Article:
BackgroundThe low shield volcano of Floreana Island, also known as Charles Island or Santa María Island, is densely covered with cinder cones. A 5-km-wide caldera at the center of the island has an irregular floor. Several young lava flows were considered to have been as young as few thousand or even a few centuries old based on their youthful morphology (McBirney and Williams, 1969), but a surface exposure age of 26 +/- 7 ka was obtained on the youngest flow (Kurz and Geist, 1999). An 1813 eruption attributed to Floreana in the Catalog of Active Volcanoes of the World is considered to have actually occurred at Sierra Negra volcano on Isabela Island (Simkin 1980, pers. comm.). The most conspicuous of the cinder cones on the island is Cerro de Pajas, which rises 335 m above its surroundings. It fed a massive pahoehoe lava flow, perhaps the youngest on Floreana, that reached the SW coast over a broad 6.5 km area.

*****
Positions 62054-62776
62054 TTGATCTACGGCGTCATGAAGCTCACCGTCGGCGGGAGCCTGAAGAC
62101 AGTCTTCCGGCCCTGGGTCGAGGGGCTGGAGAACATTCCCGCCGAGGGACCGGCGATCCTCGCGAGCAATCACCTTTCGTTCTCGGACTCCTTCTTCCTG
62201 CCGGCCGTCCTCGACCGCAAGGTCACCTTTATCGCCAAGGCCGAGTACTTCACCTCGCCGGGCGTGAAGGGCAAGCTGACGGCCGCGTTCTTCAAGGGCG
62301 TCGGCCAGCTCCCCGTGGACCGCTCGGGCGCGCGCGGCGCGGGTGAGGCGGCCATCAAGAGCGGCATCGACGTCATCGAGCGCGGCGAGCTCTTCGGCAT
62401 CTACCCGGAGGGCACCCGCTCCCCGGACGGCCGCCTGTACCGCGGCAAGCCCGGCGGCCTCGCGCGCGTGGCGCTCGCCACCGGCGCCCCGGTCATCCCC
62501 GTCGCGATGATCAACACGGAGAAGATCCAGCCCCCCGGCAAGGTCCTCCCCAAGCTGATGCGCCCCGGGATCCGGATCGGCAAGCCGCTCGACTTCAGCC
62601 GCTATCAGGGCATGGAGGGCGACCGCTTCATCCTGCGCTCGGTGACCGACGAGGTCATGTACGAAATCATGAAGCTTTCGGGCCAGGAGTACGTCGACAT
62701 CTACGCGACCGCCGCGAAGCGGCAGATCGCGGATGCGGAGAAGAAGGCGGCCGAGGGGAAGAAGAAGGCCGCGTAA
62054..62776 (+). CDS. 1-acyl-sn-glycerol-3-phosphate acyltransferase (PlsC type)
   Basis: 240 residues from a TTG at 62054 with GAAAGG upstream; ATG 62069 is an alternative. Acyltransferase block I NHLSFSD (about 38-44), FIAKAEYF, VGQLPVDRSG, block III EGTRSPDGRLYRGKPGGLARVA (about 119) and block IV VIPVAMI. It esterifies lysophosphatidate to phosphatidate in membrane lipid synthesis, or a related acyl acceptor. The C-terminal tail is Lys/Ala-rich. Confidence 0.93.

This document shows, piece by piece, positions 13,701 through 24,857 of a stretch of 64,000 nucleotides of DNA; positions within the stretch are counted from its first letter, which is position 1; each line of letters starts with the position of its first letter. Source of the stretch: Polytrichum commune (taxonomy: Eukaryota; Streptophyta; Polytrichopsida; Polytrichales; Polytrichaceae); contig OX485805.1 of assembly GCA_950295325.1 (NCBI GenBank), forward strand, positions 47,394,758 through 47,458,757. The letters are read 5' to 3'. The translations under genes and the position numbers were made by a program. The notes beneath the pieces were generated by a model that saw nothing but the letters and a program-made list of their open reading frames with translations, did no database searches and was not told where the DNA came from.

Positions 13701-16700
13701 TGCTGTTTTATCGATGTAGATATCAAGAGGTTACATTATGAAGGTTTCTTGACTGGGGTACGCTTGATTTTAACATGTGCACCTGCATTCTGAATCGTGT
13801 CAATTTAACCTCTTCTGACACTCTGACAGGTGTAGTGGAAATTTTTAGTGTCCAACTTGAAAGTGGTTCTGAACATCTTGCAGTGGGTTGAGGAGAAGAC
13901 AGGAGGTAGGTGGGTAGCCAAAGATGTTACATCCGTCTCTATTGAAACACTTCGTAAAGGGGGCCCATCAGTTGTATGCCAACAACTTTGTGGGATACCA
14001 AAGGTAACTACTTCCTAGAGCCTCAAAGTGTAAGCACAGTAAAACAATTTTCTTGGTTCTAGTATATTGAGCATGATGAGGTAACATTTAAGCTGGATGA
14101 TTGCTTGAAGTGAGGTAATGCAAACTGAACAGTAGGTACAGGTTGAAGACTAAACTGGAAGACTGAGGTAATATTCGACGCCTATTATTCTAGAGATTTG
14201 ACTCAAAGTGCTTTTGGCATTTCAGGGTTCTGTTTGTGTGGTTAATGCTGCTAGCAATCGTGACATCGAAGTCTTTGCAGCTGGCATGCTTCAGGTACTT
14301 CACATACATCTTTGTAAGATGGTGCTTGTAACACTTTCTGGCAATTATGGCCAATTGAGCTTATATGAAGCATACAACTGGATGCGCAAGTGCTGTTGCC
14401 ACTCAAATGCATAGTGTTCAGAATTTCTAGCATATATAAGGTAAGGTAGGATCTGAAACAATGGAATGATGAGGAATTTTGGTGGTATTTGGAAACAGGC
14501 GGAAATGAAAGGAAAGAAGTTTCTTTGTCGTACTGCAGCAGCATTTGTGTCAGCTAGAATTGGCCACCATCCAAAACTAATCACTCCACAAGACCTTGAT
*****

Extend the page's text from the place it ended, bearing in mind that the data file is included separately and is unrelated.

Source: Smithsonian / GVP volcano information
See also: Sentinel hub | Landsat 8